So it isn’t fair of me to get grumpy at a trendy shorthand for something I actually do think is a good idea, but I just can’t help but think that the aspects of a ‘miracle morning’ that they emphasize makes it harder, not easier, to do it in a way that’s going to genuinely be useful. And not just another “good habit” you can’t get into.

Don’t ignore a leaky boat

Getting back to the Michael Hyatt thing. Well, he’s a corporate dude, he’s got that mindset that organizations>people. Which they are, for his purposes (measured as global impact.) He spends about 10 minutes talking about how you “can’t be an entrepreneur until you have a team. Until then you’re just a solopreneur.” Gosh, I had no idea a solopreneur was an inferior form of entrepreneur. But Hyatt also thinks that anybody can be a leader, so basically, we have quite a few points of fundamental disagreement.

[Tweet “The ‘miracle morning’ aspects they emphasize makes it hard to do it in a way that’s genuinely useful”]

So he’s talking about how you should work on your strengths not your weaknesses. Which I don’t disagree with, actually, but I do want to point out one often overlooked point: If your weaknesses can sink you, you’ve got to deal with them. You have to at least get them to where they are neutralized.

For instance; if you are never punctual, either fix that, or somehow arrange your life in such a way that punctuality is not so important. If you have anger management problems, you need to work on those, or you have to be so incredibly brilliant that people overlook it. (Hello, Steve Jobs!) It’s probably just easier to take the classes. If you’re dyslexic and you read at a 3rd grade level, well, I’m sure you have some mad coping skills but remedial lessons are probably still in order. Especially as a solopreneur you don’t get to just hire someone to make up for your weaknesses. I mean if you’re not the best manager then that’s one thing. But if your follow-through is completely lacking, well, that’s something you need to deal with. It doesn’t ever have to make to be one of your strengths, it just has to stop holding you back.

[Tweet “If your weaknesses can sink you, you have to at least get them to where they are neutralized”]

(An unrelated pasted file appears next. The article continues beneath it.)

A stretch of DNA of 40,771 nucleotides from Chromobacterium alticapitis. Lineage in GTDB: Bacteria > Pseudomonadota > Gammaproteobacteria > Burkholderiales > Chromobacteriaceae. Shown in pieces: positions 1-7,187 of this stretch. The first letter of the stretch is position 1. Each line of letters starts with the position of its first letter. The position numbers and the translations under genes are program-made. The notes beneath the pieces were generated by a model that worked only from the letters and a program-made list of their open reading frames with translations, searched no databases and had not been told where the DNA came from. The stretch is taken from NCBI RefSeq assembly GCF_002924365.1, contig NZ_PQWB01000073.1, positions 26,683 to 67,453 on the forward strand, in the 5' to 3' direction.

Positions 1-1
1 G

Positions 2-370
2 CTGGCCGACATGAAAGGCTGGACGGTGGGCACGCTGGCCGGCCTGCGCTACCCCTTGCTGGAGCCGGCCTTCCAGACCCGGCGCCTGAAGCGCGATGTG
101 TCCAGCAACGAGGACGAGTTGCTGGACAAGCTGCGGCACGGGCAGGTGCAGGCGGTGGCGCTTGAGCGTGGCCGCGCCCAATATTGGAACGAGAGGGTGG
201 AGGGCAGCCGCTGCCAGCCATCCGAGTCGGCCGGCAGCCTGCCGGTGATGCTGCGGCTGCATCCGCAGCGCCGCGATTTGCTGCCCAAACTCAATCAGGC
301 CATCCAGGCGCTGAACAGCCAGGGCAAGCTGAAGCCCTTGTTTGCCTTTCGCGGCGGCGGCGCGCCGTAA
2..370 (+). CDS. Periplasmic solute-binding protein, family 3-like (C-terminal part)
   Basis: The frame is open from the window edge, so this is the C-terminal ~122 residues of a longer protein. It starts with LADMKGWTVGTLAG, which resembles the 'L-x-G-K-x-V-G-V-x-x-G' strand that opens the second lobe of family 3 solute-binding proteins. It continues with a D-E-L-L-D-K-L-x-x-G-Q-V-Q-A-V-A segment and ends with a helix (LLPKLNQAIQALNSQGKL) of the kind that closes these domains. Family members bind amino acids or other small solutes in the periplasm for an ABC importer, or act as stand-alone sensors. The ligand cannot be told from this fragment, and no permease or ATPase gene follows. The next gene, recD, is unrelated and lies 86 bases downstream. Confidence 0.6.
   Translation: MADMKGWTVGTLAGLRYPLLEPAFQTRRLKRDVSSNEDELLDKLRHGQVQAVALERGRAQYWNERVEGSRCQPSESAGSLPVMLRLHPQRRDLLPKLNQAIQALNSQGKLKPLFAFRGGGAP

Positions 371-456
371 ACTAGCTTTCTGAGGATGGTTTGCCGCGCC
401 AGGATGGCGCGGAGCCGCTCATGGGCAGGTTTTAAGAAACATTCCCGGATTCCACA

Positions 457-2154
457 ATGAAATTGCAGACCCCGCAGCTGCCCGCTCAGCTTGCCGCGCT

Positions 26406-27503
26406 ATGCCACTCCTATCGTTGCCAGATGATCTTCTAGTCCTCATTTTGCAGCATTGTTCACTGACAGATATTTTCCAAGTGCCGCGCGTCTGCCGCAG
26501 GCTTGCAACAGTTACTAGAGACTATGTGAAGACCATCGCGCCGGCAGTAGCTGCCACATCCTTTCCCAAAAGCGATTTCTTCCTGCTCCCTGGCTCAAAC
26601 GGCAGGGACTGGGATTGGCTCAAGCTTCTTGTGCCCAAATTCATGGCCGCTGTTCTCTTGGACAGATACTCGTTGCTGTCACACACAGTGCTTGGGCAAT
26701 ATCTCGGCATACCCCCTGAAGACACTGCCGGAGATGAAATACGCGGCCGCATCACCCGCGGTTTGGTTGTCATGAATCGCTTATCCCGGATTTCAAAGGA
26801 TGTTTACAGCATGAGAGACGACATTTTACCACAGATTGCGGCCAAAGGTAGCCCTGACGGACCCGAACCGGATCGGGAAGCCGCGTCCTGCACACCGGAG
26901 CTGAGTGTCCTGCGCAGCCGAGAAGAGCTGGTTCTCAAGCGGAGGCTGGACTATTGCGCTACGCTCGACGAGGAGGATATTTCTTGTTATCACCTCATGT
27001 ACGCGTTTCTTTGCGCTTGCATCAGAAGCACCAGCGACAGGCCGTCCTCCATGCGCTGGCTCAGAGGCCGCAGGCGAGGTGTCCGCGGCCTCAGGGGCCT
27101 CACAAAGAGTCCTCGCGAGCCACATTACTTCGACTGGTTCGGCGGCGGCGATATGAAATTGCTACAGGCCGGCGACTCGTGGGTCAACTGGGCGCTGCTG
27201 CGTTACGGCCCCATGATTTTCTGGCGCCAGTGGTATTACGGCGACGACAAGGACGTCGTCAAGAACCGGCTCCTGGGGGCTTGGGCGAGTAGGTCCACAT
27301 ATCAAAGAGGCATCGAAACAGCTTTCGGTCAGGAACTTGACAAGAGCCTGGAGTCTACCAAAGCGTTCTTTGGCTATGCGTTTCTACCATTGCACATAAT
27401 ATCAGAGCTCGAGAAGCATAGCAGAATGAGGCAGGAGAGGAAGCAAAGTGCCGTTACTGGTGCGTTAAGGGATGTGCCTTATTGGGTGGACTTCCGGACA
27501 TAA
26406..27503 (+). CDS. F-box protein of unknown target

And if you take the time to structure your routines in such a way that they support you through your weaknesses (like executive function a 5am is anyone’s strong suit) then it stops mattering whether, for example “you’re an organized person.” Because your mise en place makes you an organized person. It’s not a friggin’ miracle.

Why ‘Miracle Mornings’ Focus On The Wrong Thing

In Zen Buddhist thought, there’s a concept called ‘finger pointing at the moon’

“Truth has nothing to do with words. Truth can be likened to the bright moon in the sky. Words, in this case, can be likened to a finger. The finger can point to the moon’s location. However, the finger is not the moon. To look at the moon, it is necessary to gaze beyond the finger” ~ Zen Parable

What irritates me about miracle mornings isn’t that the practices of, for example, meditation, gratitude, journaling, exercise, reading are at all bad. It’s that they are the finger, not the moon.

You could argue that if people focus on the finger, at least they’re aiming in the general direction of the moon, and that’s a good start. But in my opinion, people already focussed on the finger are unlikely to spontaneously have a shift in perspective and suddenly ‘see’ the moon. It’s not a Rubin vase.

[Tweet “If you structure your routines so they support you, your mise en place MAKES you an organized person”]

Look at it this way: When you do something because it’s deeply meaningful to you, you bring a different part of yourself to it than when you’re simply killing it and checking things off your to-do list like a machine.

The Miracle Morning set up risks being too checklist-like. Whereas, for example mise en place is more internally focussed. It requires you to check in with yourself, ask yourself what you need, and then mindfully construct a setting where what you need and want unfolds in a supportive way.

Meaning Is Not Found In A Ticky-Box

It’s easy to feel good about a metric-driven life. I love my systems and checklists, and I’m the biggest cheerleader of concrete, measureable efforts focused in a precise manner.

And yet.

Without that inward-facing shift on a regular basis, it’s all too easy to get caught up in the fierce surge of winning and forget that all you’re doing is checking off boxes.

You’ve got to make sure the moon is in your sights.